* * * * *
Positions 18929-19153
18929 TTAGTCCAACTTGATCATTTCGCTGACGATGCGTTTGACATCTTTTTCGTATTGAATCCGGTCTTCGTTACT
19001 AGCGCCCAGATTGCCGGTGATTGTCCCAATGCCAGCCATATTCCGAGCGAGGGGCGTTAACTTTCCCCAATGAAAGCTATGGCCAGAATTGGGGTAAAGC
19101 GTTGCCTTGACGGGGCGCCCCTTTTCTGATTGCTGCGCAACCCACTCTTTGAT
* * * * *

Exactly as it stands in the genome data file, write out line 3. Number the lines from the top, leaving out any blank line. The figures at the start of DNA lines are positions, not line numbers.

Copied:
19001 AGCGCCCAGATTGCCGGTGATTGTCCCAATGCCAGCCATATTCCGAGCGAGGGGCGTTAACTTTCCCCAATGAAAGCTATGGCCAGAATTGGGGTAAAGC